Holography has been touted as being just around the corner for decades, and asides from the odd Tupac light show, hasn’t really manifested itself as anything remotely useful.
The US Army has found an application for the technology however, and they are planning to use it on the battlefield to protect soldiers from harmful aerosols. And they used 3D printing to make it happen.
The system is named HAPI (holographic aerosol particle imager) and is designed to fit onto a UAV for mobility on the battlefield. The use of 3D printed lightweight plastics has made that possible.
The device (pictured below) uses digital holography to build a picture of aerosols measuring over 10 microns in diameter, as they enter the 3 cubic centimeter sensing volume.
You can see the electronics, sensors and optics in the illustration below, along with the real-life model, and how it fits onto a drone (suspended below the drone itself).
The research began a decade ago in the U.S. Army Combat Capabilities Development Command’s Army Research Laboratory (CCDC ARL) under researcher and fellow Dr. Gorden Videen and has finally materialized as a usable product. Fundamental research takes a while.
“Gaining information about aerosols is hard because they don’t sit still, so they are difficult to image because the focal plane of cameras is so narrow,” said Videen.
“Holography circumvents this problem because the focusing can be done by processing in a computer after the hologram is formed.”
“HAPI provides a completely different means of characterizing aerosol particles in situ,” Videen said. “Previous methods have relied on either capturing aerosols onto a substrate, taking them in to the lab and analyzing them, which is a time-consuming process, or of measuring their diffraction patterns, which only gives size information or measuring their fluorescence or Raman signal, which provides chemical information.”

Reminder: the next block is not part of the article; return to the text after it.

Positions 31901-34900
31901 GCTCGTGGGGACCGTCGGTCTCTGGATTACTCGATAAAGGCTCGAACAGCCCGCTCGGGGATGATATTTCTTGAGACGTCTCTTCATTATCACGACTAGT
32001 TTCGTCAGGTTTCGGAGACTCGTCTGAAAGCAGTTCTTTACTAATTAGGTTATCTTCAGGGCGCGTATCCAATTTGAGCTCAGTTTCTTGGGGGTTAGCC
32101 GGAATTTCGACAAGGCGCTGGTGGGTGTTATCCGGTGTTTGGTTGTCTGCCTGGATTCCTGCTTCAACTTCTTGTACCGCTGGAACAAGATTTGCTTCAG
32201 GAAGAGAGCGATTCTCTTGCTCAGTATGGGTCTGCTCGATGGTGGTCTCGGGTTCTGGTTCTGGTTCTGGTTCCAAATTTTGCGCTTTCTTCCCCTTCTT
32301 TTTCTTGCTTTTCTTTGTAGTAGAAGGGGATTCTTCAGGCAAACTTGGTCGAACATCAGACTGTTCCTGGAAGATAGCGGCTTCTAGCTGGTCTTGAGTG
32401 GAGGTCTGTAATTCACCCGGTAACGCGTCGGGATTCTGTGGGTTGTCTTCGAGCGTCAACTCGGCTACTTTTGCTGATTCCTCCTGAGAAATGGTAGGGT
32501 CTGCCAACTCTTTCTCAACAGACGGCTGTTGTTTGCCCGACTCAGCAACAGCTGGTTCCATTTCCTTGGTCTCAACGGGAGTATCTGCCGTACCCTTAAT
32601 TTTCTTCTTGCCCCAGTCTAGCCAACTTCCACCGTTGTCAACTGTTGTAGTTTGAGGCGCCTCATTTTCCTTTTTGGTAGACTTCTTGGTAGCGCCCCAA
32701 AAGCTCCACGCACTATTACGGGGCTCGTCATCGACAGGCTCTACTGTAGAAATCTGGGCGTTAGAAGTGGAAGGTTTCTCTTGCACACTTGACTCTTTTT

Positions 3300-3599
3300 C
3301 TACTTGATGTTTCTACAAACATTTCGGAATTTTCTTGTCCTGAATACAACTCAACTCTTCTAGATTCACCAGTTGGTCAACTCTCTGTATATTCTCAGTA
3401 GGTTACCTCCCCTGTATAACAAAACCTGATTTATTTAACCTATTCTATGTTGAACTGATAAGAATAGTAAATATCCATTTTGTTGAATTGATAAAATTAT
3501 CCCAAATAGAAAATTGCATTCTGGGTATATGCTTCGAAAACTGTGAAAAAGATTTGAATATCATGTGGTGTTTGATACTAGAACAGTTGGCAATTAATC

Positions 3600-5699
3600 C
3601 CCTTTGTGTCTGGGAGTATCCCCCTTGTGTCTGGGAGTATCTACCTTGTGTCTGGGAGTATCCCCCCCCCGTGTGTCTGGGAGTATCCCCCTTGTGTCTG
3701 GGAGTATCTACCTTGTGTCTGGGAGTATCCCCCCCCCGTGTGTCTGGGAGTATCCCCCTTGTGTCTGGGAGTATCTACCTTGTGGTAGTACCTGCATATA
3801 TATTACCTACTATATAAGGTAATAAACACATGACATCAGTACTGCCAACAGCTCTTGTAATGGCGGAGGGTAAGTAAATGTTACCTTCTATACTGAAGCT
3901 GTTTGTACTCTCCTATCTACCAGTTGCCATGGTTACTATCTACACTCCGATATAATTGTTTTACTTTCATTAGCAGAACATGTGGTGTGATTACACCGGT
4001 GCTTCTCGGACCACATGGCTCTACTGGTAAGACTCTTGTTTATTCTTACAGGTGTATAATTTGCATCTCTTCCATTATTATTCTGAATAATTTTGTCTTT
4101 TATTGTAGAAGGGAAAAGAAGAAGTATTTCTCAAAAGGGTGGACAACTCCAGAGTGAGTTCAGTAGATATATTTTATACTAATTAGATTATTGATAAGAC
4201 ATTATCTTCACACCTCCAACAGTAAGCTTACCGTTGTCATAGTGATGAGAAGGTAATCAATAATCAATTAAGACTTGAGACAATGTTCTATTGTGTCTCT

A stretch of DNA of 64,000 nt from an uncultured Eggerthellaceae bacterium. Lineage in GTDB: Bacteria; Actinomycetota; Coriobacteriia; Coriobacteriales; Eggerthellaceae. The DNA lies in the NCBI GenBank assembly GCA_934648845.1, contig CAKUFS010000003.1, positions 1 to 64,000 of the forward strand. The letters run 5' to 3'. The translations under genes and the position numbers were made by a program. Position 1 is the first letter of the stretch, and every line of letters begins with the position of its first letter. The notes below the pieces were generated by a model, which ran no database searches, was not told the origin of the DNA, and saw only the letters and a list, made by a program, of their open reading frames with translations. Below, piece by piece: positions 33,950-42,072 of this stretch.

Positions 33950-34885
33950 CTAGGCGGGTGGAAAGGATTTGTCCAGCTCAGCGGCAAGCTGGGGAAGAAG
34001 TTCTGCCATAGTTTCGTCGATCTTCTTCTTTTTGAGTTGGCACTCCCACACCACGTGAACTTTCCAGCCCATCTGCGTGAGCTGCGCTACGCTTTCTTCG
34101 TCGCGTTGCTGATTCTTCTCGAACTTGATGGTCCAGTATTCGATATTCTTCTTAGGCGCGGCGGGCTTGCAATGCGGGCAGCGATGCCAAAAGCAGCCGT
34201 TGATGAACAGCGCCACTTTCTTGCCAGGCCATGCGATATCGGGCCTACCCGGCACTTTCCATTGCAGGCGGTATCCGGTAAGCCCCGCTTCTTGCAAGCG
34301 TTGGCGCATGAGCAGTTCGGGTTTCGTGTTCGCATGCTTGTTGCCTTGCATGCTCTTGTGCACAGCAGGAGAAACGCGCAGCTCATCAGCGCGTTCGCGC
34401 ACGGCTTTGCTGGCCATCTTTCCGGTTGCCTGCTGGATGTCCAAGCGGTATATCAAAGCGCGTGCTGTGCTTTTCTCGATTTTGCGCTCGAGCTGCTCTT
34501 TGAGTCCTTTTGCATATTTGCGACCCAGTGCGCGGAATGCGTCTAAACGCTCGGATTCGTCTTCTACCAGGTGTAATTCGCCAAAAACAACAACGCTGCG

The researchers have been testing the device on dust and particles from plant material as you can see in the images below. The device captures the particles, processes the information into images on the fly, and sends the processed images to a computer or smartphone via Wi-Fi or Bluetooth.
3D printing was used for prototyping and eventually the finished enclosure on the final device housing.
“One of our goals is to identify threat aerosols, like biological warfare agents,” said Videen.
“In order to do this, we need to develop new techniques that can rapidly detect and characterize aerosols. This technology provides a new type of aerosol information that can be incorporated into detectors. We have demonstrated that this technology can be miniaturized and incorporated into a drone.”
Most biological threats are smaller than the current 10 micron resolution of the sensor, so the next step for the researchers is to increase the resolution of the sensor so that the dangerous aerosols can be imaged.
If you’d like to know more about how the hologram works specifically, you can take a look at the team’s paper which was recently published in Nature.